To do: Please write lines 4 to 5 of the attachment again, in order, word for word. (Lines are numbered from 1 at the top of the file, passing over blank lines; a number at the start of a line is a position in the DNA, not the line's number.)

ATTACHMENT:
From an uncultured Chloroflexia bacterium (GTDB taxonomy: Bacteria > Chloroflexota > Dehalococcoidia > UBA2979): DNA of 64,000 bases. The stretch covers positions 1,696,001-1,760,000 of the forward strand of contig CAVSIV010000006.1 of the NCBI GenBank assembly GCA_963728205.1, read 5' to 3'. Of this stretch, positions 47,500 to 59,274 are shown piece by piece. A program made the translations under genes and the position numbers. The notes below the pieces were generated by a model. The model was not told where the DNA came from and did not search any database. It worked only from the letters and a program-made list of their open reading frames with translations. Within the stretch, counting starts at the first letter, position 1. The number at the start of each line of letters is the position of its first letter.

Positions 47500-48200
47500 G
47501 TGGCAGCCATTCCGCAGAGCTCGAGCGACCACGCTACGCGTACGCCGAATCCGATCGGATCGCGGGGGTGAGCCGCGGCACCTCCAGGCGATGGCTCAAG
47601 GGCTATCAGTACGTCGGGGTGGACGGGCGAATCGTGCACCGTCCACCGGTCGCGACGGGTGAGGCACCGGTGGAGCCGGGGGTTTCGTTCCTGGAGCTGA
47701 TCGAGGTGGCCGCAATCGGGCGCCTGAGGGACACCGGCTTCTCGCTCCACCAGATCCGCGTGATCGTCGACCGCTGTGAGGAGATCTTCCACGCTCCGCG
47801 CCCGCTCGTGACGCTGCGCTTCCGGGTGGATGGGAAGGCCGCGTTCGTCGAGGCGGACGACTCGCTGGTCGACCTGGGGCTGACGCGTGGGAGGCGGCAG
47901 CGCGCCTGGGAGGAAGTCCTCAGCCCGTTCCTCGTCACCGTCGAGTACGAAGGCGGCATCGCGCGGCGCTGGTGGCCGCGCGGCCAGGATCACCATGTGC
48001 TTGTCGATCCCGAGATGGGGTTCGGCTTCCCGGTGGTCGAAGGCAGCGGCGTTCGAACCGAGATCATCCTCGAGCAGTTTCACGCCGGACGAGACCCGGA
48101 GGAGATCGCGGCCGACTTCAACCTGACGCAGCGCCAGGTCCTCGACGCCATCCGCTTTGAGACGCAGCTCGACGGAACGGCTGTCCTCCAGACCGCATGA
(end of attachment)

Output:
47501 TGGCAGCCATTCCGCAGAGCTCGAGCGACCACGCTACGCGTACGCCGAATCCGATCGGATCGCGGGGGTGAGCCGCGGCACCTCCAGGCGATGGCTCAAG
47601 GGCTATCAGTACGTCGGGGTGGACGGGCGAATCGTGCACCGTCCACCGGTCGCGACGGGTGAGGCACCGGTGGAGCCGGGGGTTTCGTTCCTGGAGCTGA